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Cisco/Flip Video: we liked it so much, we bought the company

by User Not Found | 3月 19, 2009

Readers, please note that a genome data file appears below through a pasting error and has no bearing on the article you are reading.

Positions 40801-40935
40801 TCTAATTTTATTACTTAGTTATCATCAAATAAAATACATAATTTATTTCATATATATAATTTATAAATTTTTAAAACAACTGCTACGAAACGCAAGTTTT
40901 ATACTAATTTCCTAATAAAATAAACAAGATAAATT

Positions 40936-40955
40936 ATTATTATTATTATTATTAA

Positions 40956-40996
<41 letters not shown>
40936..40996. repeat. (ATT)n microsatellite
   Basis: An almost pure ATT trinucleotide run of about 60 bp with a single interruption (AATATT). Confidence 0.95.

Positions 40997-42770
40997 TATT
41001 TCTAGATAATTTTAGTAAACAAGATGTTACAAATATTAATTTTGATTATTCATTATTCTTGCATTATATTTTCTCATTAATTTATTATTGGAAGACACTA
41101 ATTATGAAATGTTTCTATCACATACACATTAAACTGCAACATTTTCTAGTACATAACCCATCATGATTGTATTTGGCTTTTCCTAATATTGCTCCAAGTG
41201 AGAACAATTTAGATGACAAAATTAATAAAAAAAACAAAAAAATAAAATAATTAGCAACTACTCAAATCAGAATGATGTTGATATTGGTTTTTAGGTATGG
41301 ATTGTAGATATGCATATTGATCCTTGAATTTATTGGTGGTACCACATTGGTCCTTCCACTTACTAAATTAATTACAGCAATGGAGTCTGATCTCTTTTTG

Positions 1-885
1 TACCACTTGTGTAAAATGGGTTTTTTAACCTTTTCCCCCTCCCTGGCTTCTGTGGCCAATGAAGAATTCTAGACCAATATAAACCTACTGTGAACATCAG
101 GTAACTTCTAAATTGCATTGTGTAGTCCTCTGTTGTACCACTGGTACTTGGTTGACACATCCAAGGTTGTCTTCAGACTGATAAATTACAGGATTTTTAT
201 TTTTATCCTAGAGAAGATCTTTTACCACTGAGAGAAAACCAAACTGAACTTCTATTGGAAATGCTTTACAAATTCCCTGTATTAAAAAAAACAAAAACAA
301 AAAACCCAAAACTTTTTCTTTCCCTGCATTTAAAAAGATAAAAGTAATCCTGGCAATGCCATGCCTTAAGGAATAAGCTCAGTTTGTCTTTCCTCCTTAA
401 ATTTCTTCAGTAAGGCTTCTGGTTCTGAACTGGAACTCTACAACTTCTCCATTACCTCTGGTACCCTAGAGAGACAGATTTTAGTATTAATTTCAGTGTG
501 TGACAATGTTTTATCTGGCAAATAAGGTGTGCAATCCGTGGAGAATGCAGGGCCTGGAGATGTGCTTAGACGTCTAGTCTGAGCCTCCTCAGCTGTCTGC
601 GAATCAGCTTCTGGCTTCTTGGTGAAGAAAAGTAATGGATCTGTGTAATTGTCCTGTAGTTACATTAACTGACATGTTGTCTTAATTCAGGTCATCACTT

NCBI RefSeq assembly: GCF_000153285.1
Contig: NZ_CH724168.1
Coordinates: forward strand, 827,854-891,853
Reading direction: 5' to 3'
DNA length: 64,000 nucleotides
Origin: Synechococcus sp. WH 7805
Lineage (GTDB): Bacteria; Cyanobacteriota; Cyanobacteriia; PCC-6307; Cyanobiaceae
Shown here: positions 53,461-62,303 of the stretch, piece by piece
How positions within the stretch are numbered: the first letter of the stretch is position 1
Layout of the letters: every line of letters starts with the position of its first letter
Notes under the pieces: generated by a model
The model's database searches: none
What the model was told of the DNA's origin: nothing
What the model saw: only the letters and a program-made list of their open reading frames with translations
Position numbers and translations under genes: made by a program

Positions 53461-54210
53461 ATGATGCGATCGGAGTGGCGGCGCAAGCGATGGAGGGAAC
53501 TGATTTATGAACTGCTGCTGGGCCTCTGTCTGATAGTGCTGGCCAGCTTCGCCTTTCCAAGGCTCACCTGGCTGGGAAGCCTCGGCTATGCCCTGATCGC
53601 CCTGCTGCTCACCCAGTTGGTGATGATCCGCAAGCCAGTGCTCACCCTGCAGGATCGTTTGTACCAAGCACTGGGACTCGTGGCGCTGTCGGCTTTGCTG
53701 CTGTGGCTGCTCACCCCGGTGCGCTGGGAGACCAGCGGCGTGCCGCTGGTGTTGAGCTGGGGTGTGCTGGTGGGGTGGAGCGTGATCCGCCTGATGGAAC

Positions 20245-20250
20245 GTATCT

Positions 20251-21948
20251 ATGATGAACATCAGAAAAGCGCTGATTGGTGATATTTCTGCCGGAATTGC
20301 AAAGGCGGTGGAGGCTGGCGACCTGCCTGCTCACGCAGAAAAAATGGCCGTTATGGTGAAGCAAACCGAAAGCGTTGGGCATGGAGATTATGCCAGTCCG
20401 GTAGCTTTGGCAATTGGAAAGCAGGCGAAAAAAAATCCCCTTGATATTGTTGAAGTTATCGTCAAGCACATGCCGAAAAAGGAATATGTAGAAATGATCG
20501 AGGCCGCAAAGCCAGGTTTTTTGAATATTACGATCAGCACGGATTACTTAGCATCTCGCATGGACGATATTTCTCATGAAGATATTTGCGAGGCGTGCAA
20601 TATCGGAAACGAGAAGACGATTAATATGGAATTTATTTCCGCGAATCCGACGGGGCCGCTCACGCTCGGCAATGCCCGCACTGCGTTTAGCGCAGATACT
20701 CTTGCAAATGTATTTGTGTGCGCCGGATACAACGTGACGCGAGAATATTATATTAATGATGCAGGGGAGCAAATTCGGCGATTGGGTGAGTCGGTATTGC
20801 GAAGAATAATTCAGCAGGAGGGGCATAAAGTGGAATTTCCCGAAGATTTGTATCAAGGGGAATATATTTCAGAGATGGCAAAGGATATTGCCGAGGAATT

Cisco today announced its intention today to acquire Pure Digital Technologies, the makers of Flip Video camcorders, for more than $600m. Pure has sold more than two million Flip devices since their launch. They had sold a million nearly a year ago so that gives some idea of the run rate. Flip launched in Europe last year, but we get the feeling sales have not taken off as much as in the US. There has been much hoopla around the fact that Flip has become a leading “camcorder” brand in no time. But in reality the company has created a new category distinct from the tape, disc or HDD-based devices that have traditionally dominated. The main market driver historically has been to offer the best possible video quality, and the best consumer camcorders now come pretty close to professional quality video capture. Pure Digital took another approach – it wanted to simplify the capture and sharing of user-generated video for the net generation, and its portability, fast boot-up, one-button recording, simple USB connection and automatic loading PC software were hits with people who would normally baulk at the complexity of traditional camcorder devices. I’ve been using a Flip device for the past nine months, and there is no question it is an easier decision to carry one of these than my albeit excellent Panasonic DVC device, as long as I’m not expecting to create high quality video. In fact, it’s been successfully used by children with virtually no training, as well as by technophobe adults of my acquaintance. Cisco’s Chris Dobrec told us the background to the deal: he was at a daughter’s school sports event and saw many parents capturing the action on their Flip devices. They seemed so cool he suggested Cisco buy the company. Observers are already questioning the $600m valuation, and understandably if annual sales of a million or so devices at $150 are the benchmark. But Cisco is more interested in the device usability and software sharing capabilities that Pure has developed, as well as the fact that Pure takes Cisco further into the video market, which is a strategic objective. We can expect to see those capabilities to be improved on and integrated into Cisco’s emerging consumer device and software portfolio, with its Media Hub at the centre. While we expect Cisco also to add improved connectivity, such as WiFi, to the devices, the wider strategic question is the size of the market opportunity for personal, single-function devices such as digital still cameras and camcorders, when mobile phones are increasingly sophisticated in those applications. How many different devices can we expect users to carry? For now, Pure has unique benefits for certain segments: other vendors are sure to match it before long. Twitter: Client Reading: Digital Media Predictions for 2009 Add to Technorati Favorites submit to reddit
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